Blogs in this series

Life in Culebrón is personal view of Spain and Spanish life as seen by a Briton living in a small village in Alicante province.
The other tabs link to similar blogs when I have lived in other places. The TIM magazine is an English language magazine I write articles for.

Sunday, March 18, 2007

Time to Blog something

It's a while since I posted anything so I thought I ought to; just to prove I'm still alive. The problem is what to Blog?

It could have been our jaunt last weekend to Calasparra (but buying a beer and a few tapas doesn't provide a lot of material) nor did the onward journey to Caravaca de la Cruz, where they have a remnant of the "One True Cross" kept within an ornate box that looks a bit like the "French Resistance" cross of Lorraine.

It could have been the Tour of Alicante bike race that flashed by our door yesterday (except that we only saw it from 200 yards away).

But generally what we do is to go to work, come home and slump in front of the TV so I thought I should maybe do that.

The TV output here is both similar and dissimilar to that in the UK. There are far fewer soap operas and "Wuthering Heights" type dramas and their game shows are as crass as they come. Slipping on banana skins is the height of humour. Game shows usually have women in short skirts or men with rippling muscles. There are still lots of variety shows where paunchy men introduce second rate dance troupes. The news is good but then again there is as much time dedicated to sport (i.e. footie) as there is to the rest of the news. Films tend to be older than in the UK. Investigative journalism doesn't seem to have much of a profile. There are chat shows but they are very different, much more fawning that Jonathon Ross or Parkinson even and one of the ones I've seen a couple of times has a host who wears a cravat and talks to his guests across a desk. There are lots of gossipy programmes and lots of Jerry Springer (fat people humiliating themselves) shows.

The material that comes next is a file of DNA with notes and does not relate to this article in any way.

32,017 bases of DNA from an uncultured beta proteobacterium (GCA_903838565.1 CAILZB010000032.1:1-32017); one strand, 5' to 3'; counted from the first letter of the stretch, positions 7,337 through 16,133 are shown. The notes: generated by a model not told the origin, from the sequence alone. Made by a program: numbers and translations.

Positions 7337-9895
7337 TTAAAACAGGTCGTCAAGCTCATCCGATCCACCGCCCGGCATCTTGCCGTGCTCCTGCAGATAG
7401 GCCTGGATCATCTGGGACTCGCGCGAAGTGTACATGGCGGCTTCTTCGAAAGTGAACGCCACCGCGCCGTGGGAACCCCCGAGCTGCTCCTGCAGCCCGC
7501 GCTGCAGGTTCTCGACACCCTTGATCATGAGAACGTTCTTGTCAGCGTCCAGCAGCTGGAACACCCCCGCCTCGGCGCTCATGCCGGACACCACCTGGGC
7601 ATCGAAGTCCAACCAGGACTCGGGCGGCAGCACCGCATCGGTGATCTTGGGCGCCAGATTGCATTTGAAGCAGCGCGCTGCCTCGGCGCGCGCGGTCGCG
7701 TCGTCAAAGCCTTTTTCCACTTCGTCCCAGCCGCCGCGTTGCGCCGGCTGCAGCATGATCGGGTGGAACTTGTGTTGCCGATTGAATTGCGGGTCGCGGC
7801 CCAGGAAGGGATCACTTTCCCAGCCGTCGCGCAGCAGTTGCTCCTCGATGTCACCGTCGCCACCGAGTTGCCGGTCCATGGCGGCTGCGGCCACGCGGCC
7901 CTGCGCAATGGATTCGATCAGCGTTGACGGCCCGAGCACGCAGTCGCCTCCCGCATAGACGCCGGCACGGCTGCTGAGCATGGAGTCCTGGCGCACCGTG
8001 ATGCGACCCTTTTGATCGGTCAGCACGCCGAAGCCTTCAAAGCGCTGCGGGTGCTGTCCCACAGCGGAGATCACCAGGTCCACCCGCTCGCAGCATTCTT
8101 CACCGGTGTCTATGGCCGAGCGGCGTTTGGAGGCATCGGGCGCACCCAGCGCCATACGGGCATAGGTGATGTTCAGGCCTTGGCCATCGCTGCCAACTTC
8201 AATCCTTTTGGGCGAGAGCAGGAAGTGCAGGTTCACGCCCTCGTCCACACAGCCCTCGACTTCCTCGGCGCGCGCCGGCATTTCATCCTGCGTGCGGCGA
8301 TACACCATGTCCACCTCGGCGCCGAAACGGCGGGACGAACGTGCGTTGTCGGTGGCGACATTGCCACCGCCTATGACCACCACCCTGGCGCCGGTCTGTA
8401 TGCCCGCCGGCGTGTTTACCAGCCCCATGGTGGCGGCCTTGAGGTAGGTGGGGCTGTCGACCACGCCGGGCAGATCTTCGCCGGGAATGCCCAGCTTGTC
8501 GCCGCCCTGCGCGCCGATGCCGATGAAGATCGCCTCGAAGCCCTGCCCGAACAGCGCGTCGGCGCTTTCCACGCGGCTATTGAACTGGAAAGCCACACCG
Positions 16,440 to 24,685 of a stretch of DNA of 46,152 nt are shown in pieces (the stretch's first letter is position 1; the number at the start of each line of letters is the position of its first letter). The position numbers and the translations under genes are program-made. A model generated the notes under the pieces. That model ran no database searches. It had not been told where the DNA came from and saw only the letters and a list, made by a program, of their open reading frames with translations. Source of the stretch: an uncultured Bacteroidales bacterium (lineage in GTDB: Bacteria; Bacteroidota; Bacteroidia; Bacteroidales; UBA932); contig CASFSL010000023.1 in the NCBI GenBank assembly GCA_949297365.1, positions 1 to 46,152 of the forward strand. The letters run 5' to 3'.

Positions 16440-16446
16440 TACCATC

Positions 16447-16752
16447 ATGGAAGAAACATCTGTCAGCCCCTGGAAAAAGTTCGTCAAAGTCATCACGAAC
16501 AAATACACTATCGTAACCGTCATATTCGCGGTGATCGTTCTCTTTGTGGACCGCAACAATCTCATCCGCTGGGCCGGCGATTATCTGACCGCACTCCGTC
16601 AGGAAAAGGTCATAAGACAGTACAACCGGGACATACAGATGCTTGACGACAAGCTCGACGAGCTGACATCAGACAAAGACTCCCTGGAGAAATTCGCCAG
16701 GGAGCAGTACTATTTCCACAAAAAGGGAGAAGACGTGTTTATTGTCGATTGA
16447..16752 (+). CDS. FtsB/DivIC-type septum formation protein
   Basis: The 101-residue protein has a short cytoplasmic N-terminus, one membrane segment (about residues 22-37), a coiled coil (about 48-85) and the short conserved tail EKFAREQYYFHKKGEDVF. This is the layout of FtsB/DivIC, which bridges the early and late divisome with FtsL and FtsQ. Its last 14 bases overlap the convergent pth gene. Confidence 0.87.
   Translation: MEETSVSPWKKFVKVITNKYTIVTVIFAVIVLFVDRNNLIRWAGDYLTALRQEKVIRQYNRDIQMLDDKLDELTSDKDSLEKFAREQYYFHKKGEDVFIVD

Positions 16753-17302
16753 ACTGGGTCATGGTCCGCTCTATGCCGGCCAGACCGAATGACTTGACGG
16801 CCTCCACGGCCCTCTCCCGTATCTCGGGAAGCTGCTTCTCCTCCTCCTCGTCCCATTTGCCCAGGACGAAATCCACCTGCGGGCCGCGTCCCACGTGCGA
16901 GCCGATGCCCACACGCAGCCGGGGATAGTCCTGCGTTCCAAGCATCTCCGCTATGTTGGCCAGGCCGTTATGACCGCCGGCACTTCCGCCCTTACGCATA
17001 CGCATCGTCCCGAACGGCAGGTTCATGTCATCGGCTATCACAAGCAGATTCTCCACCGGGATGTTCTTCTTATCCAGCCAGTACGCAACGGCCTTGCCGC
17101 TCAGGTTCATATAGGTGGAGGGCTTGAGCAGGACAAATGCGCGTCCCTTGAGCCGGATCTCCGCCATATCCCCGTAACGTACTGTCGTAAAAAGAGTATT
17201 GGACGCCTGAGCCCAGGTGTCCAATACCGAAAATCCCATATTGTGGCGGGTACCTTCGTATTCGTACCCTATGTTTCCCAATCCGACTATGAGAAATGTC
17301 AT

One of the difficulties for us is the timing of programmes. peak viewing in Spain is at about 10pm when people have got home from work and had something to eat. Most films start at 10 but, with the adverts they will go on till 1am. and, annoyingly, they will run twenty minutes of ads with just five minutes of the film left to go.

The state broadcaster is RTVE, like the BBC they provide radio and TV broadcasts. Like the BBC their first channel is more populist than their second channel. Unlike the BBC there is no licence fee but there are adverts and the adverts can last as long as 15 minutes, maybe a little more. TVE2 is very much like BBC2 used to be- worthy discussion programmes, hip music shows and minority interest stuff. RTVE is not the most popular channel. Telecinco, Channel 5 is. They have more cheap comedy shows, and increasingly US import shows like Grey’s Anatomy (though RTVE has both Lost and Desperate Housewives). Antena 3 has Who Wants to be a Millionaire. In fact there are lots of syndicated shows - Big Brother is on 5, Celebrity Come Dancing is on 1 etc. The odd thing is that all of these shows are home grown product or they're dubbed. I couldn't take to the West Wing (on 2) with Spanish accents because I knew what they should sound like whereas I was actually disappointed with the real voice of Bree van der Kamp on Desperate Housewives, I preferred the Spanish voice I'd heard first.

For first run films and big sporting events the equivalent of Sky, with buying power to match, is Canal+ available on subscription cable or satellite - I've never seen it except in bars. However, we have about 20 channels on TDT, terrestrial digital - a couple of sports channels, two or three 24 hour news channels, a couple of MTV like stations, five or six local channels as well as all the big three broadcasters plus a couple of upstart nationwide broadcasters like Cuatro (4) and La Sexta (6) - between them I suppose 4 and 6 are a bit Channel 4ish with the late night satirical shows, reruns of Sex in the City etc. Also each of the big broadcasters has some minor stations on digital a couple of which run kids programmes and non-stop Mexican soap operas. Digital often means that it is possible to listen to the original soundtrack, usually, but not always, English and if I put the subtitles on I can have English with Spanish subtitles, which I kid myself, has some educational value.

Being Brits of course we could, if we were bad people, buy a big satellite dish, run it on a free to air card and watch lots of British TV as well without paying any subscription or licence fees. As though we would!

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